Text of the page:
A reading from the gospel according to Matthew
and also from the prophet Isaiah:
(Matthew 1:21-23) “She will give birth to a son and you are to give him the name Jesus, because he will save his people from their sins.” All this took place to fulfill what the Lord had said through the prophet: “The virgin will conceive and give birth to a son, and they will call him Immanuel” (which means “God with us”).
(Isaiah 7:14) There the Lord himself will give you a sign: The virgin will conceive and give birth to a son, and will call him Immanuel.
I grew up going to church, and I heard these passages a lot around Christmas time.
And—lo and behold—Christmas is coming.
In the church calendar there are four weeks called “Advent”
that lead up to the celebration of Christmas.
Four weeks that anticipate the coming of messiah into the world—
the arrival and appearance of Jesus in the world.
Today is the first Sunday of advent.
(Hence our reading from Matthew and Isaiah.)
I’d like to walk us through a meditation on these verses
that will lead us to the table.
But, first, maybe we just quick word about the Church Calendar:
The Church has its own calendar.
The Church has its own way of telling time.
That’s pretty staggering.
On The Chapel’s Facebook page—
we posted a wonderful (short) article about the church calendar.
The pastor who wrote that article pointed out
that days, months, years are just measurements of motion through space.
“A day is the revolution of the earth.
A month is the revolution of the moon around the earth.
A year is the revolution of the earth around the sun.”
But those things are meaningless in themselves.
Time is meaningless by itself.
In the words of that article:
“To give time meaning we need a story.”
“How we tell time determines who we are. If you expect fireworks on the fourth day of the seventh month you are an American. Calendar creates culture.”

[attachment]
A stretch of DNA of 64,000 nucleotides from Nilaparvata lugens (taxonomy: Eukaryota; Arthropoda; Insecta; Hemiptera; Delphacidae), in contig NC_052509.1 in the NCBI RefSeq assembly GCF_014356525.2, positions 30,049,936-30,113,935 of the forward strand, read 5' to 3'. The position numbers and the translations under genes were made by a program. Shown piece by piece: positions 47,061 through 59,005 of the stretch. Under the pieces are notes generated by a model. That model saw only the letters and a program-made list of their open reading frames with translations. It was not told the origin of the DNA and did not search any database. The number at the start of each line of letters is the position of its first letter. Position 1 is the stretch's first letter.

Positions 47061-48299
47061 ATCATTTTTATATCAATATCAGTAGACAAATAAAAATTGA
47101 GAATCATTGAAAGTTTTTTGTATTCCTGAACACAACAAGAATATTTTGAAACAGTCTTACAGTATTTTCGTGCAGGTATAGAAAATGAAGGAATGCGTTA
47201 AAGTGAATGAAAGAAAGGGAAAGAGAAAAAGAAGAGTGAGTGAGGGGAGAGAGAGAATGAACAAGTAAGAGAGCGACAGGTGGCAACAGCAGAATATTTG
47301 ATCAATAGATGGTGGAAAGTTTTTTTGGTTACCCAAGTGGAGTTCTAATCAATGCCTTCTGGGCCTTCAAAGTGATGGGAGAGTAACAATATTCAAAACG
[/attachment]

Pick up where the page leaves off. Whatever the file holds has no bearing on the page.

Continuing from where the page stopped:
Century after century the Church has lived by its own rhythm—
and it’s a rhythm that is trying to ground us in life and story of the God revealed in Jesus.
Century after century the Church has lived slightly out of rhythm
with whatever culture it finds itself in.
We don’t tell time in the same way that the rest of the world does.
We tell time around Jesus.
Beginning in Advent—a season of watching and longing and looking—
followed by Christmas and Epiphany and Lent and Easter and Pentecost
and finally Kingdom Time or Ordinary Time.
Advent marks the end of that calendar
and the beginning of that calendar.
It’s the beginning of the calendar because
we’re watching and longing and looking for the coming of Jesus.
And it’s the end of the calendar for the exact same reason—
because we’re watching and longing and looking for the coming of Jesus.
We’re remembering the appearance of Jesus in a manger—
that moment when Jesus arrived to transform and remake the world.
And we’re continuing (to this day) to anticipate the appearance of Jesus—
that day when Jesus will transform and remake the world.
The Church’s life isn’t shaped by Hallmark or social media or fashions or trends.
In a culture that’s ever-changing, ever-shifting, ever-chasing-its-own-tail,
the Church’s has found solid ground.
The Church’s life is stable.
And that’s because the Church’s life is rooted in something deeper than itself.
The Church’s life is rooted and grounded
in the life and story of Jesus.
That’s why we have a calendar—
to tell the story of Jesus again and again and again.
To ground ourselves in solid ground.
The solid ground of the Church
comes from the story of Jesus.
I commend that article to you.
(And if you haven’t liked us on Facebook, like us.)
Back to our passage for today.
I heard these words a lot growing up.
Anytime Christmas got close.
The New Testament practically begins with these words—
these words are in first chapter of the first book.
But as I’ve gotten older,
I’ve wrestled with how does the arrival of Jesus fulfill the words of Isaiah?
Matthew says that the words of the prophet (v22) are “fulfilled” with Jesus.
But when you read Isaiah 7,
Isaiah’s words don’t seem to have anything to do with Jesus.
So we should probably turn there.
(It’s pgs 477-478 in the Blue Bibles.)
When you actually read Isaiah,
he’s not pointing forward into the cloudy future
and saying that Immanuel is coming in eight centuries.
For all the world he seems like he’s talking about a woman
about to give birth to a child right then—
in the 8th century BC.
A little bit of background is in order:
By the 8th century BC,
the people of God are in trouble.
There’s trouble brewing just north of them.
Their estranged cousins out of Samaria
have joined forces with a kingdom called Aram
and now they’re threatening to march on Jerusalem and conquer them.
War is about to break out—
and it’s a war that Judah’s going to lose.
And (v2) when the people of God find out,
they’re shaken—“as the trees of the forest are shaken by wind.”